On the final day of the conference, we were treated to author Whitney Johnson, with her new book "Disrupt Yourself."

And last but not least, I got to speak on the Digital Marketing panel. Here is the "graphic recording" of our panel created by Image Think. 

So that's my recap of Constellations Research's Connected Enterprise 2016. I truly hope this can become an annual event for me.

October 5, 2016

Make The Impossible Possible

Three Critical Things I've Learned From Running Marathons

Running and I “dated” on and off for many years until 2012 when we finally tied the knot. I knew I needed some regular exercise, and I've always been attracted to how practical running can be - a good pair of shoes, and you can do it anywhere. But in 2012, I fell in love with running, and like Forrest Gump, I just kept going. Every week I pushed a little bit further. Fast forward to today, I'm about to run my fourth marathon.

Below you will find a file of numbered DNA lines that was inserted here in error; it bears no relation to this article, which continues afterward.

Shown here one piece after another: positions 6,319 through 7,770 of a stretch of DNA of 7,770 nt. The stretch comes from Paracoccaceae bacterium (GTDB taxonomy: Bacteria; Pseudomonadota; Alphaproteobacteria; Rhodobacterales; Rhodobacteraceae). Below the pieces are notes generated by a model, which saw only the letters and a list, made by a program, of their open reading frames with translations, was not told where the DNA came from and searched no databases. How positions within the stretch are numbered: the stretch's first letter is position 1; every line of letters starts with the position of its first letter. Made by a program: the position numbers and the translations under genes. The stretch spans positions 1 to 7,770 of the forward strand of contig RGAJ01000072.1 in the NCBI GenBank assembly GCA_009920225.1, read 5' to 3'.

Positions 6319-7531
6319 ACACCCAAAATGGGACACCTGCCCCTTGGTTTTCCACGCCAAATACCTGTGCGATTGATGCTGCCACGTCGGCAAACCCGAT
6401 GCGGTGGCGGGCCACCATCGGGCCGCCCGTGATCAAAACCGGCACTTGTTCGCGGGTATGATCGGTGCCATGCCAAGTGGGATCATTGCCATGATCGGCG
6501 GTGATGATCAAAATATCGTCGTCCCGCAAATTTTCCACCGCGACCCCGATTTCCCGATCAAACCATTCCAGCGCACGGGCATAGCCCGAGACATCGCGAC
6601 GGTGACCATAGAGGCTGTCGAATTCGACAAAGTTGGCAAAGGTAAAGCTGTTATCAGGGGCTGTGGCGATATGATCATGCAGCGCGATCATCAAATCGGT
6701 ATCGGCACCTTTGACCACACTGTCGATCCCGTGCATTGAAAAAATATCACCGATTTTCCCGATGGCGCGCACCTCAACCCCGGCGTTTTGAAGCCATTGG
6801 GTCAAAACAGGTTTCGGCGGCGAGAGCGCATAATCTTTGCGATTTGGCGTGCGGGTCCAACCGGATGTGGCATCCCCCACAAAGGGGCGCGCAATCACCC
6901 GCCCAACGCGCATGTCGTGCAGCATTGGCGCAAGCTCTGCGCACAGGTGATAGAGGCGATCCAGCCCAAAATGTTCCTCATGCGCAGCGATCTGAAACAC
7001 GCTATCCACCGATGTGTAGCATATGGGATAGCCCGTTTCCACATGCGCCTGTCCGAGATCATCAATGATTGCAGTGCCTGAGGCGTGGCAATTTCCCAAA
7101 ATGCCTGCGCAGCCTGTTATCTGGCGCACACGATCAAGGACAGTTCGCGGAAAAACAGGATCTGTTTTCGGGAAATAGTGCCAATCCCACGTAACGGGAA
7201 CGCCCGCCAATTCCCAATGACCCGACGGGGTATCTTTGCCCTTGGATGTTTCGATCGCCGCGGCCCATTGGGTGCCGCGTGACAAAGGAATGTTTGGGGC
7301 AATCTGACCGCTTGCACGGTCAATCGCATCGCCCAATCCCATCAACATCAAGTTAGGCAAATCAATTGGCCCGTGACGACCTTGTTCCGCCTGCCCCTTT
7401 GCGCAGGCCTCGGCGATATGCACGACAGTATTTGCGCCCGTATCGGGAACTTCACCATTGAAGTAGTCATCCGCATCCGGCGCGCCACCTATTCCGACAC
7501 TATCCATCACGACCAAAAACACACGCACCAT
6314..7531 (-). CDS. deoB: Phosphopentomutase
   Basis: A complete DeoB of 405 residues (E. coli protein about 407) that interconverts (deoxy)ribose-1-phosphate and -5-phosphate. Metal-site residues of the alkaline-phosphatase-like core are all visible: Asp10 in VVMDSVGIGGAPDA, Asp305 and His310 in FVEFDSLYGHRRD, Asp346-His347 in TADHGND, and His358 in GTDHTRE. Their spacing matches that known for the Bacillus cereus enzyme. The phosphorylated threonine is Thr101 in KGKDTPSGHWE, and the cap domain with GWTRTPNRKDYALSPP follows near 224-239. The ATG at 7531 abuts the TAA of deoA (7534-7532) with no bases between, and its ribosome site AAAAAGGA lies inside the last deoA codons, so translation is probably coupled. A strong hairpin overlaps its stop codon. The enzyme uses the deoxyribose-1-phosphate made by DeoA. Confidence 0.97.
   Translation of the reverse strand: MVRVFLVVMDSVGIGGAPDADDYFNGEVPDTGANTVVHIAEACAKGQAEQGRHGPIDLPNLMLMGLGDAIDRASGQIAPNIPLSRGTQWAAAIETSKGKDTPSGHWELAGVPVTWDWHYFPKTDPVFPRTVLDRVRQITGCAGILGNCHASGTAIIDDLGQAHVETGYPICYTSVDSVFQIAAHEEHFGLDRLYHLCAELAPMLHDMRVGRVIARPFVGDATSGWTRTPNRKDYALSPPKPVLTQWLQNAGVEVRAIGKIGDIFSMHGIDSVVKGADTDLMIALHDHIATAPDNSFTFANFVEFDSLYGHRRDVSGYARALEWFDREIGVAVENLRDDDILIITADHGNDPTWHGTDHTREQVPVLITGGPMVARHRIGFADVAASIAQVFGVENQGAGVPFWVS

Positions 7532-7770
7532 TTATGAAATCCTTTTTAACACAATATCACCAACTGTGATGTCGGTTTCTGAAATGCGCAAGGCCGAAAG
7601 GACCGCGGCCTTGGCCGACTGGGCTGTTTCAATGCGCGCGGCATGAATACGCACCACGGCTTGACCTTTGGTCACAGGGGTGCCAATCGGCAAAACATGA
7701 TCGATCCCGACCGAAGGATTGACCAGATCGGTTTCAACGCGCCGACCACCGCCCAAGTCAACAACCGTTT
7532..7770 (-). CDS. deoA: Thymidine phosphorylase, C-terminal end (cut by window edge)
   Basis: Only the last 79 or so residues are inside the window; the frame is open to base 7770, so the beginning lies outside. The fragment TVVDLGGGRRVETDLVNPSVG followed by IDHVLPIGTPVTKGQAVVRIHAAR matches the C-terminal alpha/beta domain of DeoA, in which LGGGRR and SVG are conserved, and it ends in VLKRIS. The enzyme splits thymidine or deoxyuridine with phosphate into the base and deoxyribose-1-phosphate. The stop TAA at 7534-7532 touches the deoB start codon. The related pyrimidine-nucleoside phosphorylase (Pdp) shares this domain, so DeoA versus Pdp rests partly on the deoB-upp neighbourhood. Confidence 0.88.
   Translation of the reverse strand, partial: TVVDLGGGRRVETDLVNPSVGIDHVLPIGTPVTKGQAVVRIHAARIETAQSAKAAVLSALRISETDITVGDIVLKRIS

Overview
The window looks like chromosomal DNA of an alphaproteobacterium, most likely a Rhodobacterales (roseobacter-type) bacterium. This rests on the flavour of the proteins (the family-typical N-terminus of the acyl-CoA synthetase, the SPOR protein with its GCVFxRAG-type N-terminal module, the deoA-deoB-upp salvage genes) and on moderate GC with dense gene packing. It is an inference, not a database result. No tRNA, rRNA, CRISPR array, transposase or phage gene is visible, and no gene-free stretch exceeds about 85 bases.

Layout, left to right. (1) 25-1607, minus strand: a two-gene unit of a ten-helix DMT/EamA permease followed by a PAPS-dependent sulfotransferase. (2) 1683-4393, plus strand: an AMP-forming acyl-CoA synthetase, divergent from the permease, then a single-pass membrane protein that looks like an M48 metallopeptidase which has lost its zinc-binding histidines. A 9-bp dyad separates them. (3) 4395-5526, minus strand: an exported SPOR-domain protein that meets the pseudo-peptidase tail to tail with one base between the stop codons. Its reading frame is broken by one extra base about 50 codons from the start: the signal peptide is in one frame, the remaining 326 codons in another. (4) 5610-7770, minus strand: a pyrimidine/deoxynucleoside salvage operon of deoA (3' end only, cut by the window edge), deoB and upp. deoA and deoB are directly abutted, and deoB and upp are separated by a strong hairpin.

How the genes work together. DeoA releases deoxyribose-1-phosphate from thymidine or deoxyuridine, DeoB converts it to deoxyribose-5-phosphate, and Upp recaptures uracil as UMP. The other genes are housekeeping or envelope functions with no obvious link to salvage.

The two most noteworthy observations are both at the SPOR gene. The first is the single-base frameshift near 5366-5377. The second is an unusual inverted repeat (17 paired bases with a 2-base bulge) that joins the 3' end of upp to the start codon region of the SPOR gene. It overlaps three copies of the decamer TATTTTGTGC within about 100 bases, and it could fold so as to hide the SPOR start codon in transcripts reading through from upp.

When I started running, I never imagined I could run a marathon. I began running to improve my physical health, but the life benefits are so much more: Running taught me how to achieve something that I’d never before considered possible.

I discovered that when you set out to do something big, there are three critical things you must do: learn as much as you can about how to accomplish your goal, be willing to adjust when necessary, and know when to ask for help. First, the basics: I set a goal - finish a longer distance, beat a certain time - then make a plan, and execute each individual task one day at a time. Ah, if it were only that easy! I quickly found out I had a lot to learn, that I couldn’t just toss on some shoes and run forever. Aches and pains, running out of energy before finishing a distance, and battling the voice in my head telling me there was no way I could do this all threatened to thwart my efforts. So I Googled, I talked to other runners, I went to sessions at running expos, and I learned all about training plans, energy gels, foam rollers, and dynamic stretching, oh my!